One trip to the downtown farmer’s market… in sweatshirts, a first for the year.
I found myself walking, arms linked, with my two sons.. one now four inches taller than I am, the other almost my height and strong enough to take my half-bushels of plums, bags of cooking onions, and boxes of canning tomatoes and carry them with ease. How did this happen, that I went from being the mom with children forever clinging to my knees — to this woman walking between two young men?
We canned a nice row of pickled beets last night, that I had picked up from the suburban farmers market on Wednesday. My hands were stained beet red this morning at out weight watchers meeting (I am ounces from having lost 25 pounds, and Jeff is like three sit-ups from 30.)
Today we put up pickled cauliflower — purple, yellow and white ones, so pretty Jeff took a picture before we pulled them apart. (I’ll post it here soon.) We bought turnips and carrots, gorgeous big broccoli and green onions, and I canned a dozen pints of Italian prune plums and made rows of jars of bright plum jam — all made with apple juice concentrate instead of sugar.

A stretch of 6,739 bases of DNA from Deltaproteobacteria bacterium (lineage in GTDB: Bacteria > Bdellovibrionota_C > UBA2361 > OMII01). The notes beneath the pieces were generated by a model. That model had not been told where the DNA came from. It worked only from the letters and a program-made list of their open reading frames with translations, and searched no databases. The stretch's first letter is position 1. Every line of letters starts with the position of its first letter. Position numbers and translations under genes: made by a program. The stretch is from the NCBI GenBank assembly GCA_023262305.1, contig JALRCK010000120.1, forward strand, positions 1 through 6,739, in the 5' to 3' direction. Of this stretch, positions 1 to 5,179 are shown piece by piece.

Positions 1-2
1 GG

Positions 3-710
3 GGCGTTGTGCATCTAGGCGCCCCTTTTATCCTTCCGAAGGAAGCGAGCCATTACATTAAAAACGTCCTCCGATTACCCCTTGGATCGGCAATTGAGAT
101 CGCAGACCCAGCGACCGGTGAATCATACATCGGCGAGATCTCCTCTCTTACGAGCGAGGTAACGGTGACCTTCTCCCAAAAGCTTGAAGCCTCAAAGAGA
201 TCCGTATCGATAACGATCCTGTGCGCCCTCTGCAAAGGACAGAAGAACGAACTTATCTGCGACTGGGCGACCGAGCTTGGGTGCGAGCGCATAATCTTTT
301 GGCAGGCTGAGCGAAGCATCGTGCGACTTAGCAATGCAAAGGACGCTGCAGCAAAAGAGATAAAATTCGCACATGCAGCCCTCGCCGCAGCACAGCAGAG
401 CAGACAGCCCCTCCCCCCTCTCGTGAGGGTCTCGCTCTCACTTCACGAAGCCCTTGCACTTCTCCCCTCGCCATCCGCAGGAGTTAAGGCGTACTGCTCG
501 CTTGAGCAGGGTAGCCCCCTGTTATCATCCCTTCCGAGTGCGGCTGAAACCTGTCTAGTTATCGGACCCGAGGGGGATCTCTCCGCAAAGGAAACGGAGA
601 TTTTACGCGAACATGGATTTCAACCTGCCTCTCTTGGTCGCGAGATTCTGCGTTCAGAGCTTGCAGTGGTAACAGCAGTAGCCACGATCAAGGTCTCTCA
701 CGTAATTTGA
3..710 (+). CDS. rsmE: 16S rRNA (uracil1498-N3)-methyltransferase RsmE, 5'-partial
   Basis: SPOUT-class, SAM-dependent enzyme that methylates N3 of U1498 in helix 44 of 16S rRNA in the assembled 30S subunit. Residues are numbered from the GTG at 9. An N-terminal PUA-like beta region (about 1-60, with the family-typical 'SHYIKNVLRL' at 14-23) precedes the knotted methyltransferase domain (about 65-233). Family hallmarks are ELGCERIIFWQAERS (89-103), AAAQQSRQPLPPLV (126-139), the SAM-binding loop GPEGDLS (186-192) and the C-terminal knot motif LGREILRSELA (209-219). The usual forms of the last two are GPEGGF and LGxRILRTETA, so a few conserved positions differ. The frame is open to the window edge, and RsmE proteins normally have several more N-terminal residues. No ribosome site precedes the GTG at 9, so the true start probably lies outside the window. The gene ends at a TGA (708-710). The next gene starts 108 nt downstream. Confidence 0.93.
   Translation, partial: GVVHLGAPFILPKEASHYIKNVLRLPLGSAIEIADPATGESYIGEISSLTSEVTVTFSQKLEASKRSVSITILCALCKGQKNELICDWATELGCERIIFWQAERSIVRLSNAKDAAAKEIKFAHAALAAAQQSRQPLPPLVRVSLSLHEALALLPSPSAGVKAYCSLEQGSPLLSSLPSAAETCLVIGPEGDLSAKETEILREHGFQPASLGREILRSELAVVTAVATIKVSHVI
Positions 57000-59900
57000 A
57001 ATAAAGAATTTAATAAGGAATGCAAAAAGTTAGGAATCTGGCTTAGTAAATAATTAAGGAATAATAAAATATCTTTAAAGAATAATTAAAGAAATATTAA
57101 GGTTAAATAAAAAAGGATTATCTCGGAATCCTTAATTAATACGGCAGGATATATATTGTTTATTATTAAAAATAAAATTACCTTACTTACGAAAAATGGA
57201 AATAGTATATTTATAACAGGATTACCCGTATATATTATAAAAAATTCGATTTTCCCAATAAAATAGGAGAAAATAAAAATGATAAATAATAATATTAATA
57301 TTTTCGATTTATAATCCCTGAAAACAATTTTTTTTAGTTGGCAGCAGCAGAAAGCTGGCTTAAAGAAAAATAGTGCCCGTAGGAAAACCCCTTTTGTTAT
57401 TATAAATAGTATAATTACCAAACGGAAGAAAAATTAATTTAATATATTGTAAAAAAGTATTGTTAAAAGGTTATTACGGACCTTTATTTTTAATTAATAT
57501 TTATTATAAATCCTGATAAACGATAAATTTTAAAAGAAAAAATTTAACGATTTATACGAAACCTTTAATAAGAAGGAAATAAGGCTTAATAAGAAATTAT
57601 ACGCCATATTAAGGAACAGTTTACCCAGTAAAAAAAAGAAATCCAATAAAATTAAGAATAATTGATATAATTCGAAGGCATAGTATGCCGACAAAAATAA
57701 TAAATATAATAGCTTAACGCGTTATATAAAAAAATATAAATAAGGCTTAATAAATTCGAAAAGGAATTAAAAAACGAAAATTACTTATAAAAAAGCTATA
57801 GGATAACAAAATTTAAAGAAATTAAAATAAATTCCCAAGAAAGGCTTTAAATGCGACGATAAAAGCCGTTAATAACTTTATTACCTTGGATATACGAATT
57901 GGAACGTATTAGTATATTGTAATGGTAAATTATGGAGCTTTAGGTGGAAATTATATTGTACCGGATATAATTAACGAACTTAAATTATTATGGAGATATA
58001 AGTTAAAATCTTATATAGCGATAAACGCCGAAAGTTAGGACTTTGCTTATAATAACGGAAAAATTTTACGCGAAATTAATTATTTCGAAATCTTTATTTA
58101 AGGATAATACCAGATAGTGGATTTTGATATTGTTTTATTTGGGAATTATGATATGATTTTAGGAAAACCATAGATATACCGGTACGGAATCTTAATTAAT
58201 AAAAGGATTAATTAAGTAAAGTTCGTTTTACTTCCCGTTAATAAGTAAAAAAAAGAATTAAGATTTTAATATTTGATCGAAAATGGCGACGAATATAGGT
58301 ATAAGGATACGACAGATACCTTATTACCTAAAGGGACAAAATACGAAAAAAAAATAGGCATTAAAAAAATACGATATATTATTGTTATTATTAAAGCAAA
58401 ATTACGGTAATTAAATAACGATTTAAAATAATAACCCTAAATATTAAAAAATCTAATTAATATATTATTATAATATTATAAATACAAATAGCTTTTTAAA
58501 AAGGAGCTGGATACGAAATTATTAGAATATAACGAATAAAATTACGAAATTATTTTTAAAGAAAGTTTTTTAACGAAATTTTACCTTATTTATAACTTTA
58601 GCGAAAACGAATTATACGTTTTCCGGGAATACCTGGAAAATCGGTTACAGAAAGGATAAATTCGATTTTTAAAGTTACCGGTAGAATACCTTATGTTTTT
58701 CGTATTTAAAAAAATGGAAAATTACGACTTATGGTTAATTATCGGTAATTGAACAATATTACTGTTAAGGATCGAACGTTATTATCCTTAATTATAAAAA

The kids sliced enough roma tomatoes to fill the trays of two dehydrators, and I canned more beets, more tomatoes, and two pints of pickled brussels sprouts. Connor picked out little pickling cukes and made his famous dill pickles. I canned some apple-plum juice, and before bed, made a huge pot of Mama Lea’s navy bean and kale soup for the freezer.
Tomorrow we go to the lake and pull out the dock, drain the pipes and help my folks close up. I don’t know what will happen with the kiln, yet — there may be some big changes rolling our way soon, so I am waiting to see, and meanwhile busying my hands with teaching at the guild (two nights a week now) and working on a commission job in my studio.
And canning. Sorting. Unloading. Tomorrow night Jeff will be out of town but my boys can help me put the top on my hoop house, protecting leeks and chard against looming frost.
Connor was my sous-chef all day, and stood in the kitchen tonight after I mopped the floor, looking at our rows of canning jars in reds, oranges, yellows and greens. “It’s a good feeling”, he says. “Like keeping summer in a jar”.
I am satisfied and weary and ready for bed, tempted to switch off the alarm clock that will wake us all for church tomorrow.
I’ll try to post pictures this week of the girl scout leader training last weekend at Camp Libbey, where a bunch of women dressed like pirates, bunked in cabins full of strangers, cooked caribbean chicken with mango and conch salad on a campfire, and I did the zip-line off the high ropes course.. .